The Family Medical and Leave Act of 1993 allows employees to balance their work and family responsibilities by taking unpaid leave for certain reasons. According to the Department of Labor, the FMLA is “intended to promote the stability and economic security of families as well as the nation's interest in preserving the integrity of families.”
The FMLA applies to any employer in the private sector who engages in commerce, or in any industry or activity affecting commerce, who has 50 or more employees each working day during at least 20 calendar weeks in the current or preceding calendar year. See, http://www.dol.gov/compliance/guide/fmla.htm. For an employee to be eligible for FMLA leave, an individual must meet the following criteria:
- Be employed by a covered employer and work at a worksite within 75 miles of which that employer employs at least 50 people;
- Have worked at least 12 months (which do not have to be consecutive) for the employer; and
- Have worked at least 1,250 hours during the 12 months immediately before the date FMLA leave begins.
Employees may take FMLA leave intermittently or on a reduced leave schedule (that is, in blocks of time less than the full amount of the entitlement) when medically necessary or when the leave is due to a qualifying exigency. Employer approval is not required for intermittent or reduced schedule leave that is medically necessary due to pregnancy, a serious health condition, or the serious illness or injury of a covered service member. Employer approval also is not required when intermittent or reduced schedule leave is necessary due to a qualifying exigency.
Intermittent leave for the placement for adoption or foster care of a child or for the birth of a child is subject to the employer's approval.
Often times, Employers are unsure of how to treat particular employees who are frequently missing time at work, in full day increments or by the hour in the form of tardiness, for their children’s medical care. If your employee meets the above requirements, they are protected by the FMLA, and in all likelihood, tardiness or unexcused absences due to a child’s medical care would be considered FMLA intermittent leave.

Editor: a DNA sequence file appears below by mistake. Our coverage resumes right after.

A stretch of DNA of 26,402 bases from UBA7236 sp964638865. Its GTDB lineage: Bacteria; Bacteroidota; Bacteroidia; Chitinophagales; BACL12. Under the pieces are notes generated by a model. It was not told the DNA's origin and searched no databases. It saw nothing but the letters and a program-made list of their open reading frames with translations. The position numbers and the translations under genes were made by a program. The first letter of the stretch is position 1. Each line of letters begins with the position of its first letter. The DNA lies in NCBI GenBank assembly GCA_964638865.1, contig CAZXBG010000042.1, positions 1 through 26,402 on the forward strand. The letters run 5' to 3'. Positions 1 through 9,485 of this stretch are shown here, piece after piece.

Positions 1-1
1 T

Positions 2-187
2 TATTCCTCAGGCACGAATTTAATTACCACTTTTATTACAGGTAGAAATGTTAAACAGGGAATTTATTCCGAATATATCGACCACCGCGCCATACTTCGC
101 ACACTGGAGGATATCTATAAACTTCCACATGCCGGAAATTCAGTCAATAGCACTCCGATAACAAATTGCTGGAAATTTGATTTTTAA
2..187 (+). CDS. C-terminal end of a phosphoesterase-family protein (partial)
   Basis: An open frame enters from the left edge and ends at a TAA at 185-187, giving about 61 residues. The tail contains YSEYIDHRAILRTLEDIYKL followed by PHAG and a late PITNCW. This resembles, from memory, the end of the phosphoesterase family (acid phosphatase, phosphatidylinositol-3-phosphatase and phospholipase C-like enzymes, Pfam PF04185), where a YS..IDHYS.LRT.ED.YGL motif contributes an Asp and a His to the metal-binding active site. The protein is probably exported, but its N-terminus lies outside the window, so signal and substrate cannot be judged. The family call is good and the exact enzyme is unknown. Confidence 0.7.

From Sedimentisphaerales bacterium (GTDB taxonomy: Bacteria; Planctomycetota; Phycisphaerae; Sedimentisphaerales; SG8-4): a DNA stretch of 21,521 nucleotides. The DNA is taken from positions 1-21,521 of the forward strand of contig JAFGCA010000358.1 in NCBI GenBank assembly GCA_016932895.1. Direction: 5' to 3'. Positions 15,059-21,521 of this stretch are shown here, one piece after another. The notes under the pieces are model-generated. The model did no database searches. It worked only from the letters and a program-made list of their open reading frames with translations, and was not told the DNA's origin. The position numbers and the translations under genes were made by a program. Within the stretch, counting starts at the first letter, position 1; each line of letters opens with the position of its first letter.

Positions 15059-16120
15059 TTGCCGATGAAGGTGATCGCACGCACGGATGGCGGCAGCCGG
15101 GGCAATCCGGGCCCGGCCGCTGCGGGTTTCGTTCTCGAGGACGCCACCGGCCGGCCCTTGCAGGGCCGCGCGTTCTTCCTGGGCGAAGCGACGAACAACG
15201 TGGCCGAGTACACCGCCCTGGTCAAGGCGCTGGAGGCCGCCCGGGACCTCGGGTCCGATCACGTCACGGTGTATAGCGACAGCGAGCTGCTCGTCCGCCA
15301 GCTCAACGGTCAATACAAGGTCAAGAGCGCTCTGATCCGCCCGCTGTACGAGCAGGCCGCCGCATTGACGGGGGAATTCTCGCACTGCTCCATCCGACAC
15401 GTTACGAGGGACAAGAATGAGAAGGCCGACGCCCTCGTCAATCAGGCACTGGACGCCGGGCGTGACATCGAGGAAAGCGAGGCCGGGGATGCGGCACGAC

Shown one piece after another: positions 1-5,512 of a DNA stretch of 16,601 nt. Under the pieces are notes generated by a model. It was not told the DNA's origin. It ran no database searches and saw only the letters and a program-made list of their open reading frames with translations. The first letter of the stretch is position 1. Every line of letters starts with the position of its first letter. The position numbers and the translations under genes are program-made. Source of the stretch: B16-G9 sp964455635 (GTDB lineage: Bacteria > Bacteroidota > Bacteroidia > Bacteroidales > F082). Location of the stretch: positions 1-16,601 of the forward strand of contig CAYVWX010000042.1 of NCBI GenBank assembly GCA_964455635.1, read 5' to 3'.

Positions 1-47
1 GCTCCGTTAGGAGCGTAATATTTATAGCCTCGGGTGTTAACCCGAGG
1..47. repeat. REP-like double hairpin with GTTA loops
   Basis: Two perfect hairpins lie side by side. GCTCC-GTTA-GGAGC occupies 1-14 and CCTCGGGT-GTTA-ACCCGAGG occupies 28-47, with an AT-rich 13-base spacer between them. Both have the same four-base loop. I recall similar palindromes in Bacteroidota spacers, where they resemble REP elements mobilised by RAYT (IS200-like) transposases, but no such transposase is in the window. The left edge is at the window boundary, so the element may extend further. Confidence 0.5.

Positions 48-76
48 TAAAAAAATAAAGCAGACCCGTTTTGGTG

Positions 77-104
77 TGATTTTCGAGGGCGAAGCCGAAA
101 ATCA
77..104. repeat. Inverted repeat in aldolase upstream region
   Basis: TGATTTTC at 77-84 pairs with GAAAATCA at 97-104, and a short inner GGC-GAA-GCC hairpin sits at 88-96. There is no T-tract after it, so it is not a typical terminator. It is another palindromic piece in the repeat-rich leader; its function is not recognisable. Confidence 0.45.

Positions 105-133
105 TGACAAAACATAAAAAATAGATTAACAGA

To comply with the FMLA Intermittent Leave provision, “[w]hen an employee becomes aware of a need for FMLA leave less than 30 days in advance, it should be practicable for the employee to provide notice of the need for leave either the same day or the next business day. In all cases, however, the determination of when an employee could practicably provide notice must take into account the individual facts and circumstances.” 73 Fed. Reg. 68098. (Nov. 17, 2008). 73 Fed. Reg § 825.303(a), states that an employee must provide notice to the employer as soon as practicable under the facts and circumstances of the particular case. Specifically, “[i]t generally should be practicable for the employee to provide notice of leave that is unforeseeable within the time prescribed by the employer’s usual and customary notice requirements applicable to such leave.” 73 Fed. Reg. 68099. In either situation, employees must comply with their employers’ usual and customary notice and procedural requirements for requesting leave, lacking any unusual circumstances. See, 73 Fed. Reg. 68099 (setting forth section § 825.302(d) (“Complying with employer policy”) of the Final Rule); 73 Fed. Reg. 68100 (setting forth section § 825.303(c) (“Complying with employer policy”) of the Final Rule).
Therefore, where an employer’s usual and customary notice and procedural requirements for requesting leave are consistent with what is practicable given the particular circumstances of the employee’s need for leave, the employer’s notice requirements can be enforced. The FMLA provides a covered employee with 12 weeks of unpaid job-protected leave in a 12 month period. Employers should keep track of their employee’s FMLA time as it is used to ensure that proper records are kept. For more information on the FMLA or any further employment related matters, please contact Dana Perminas, at 312-334-3474 or firstname.lastname@example.org for more information.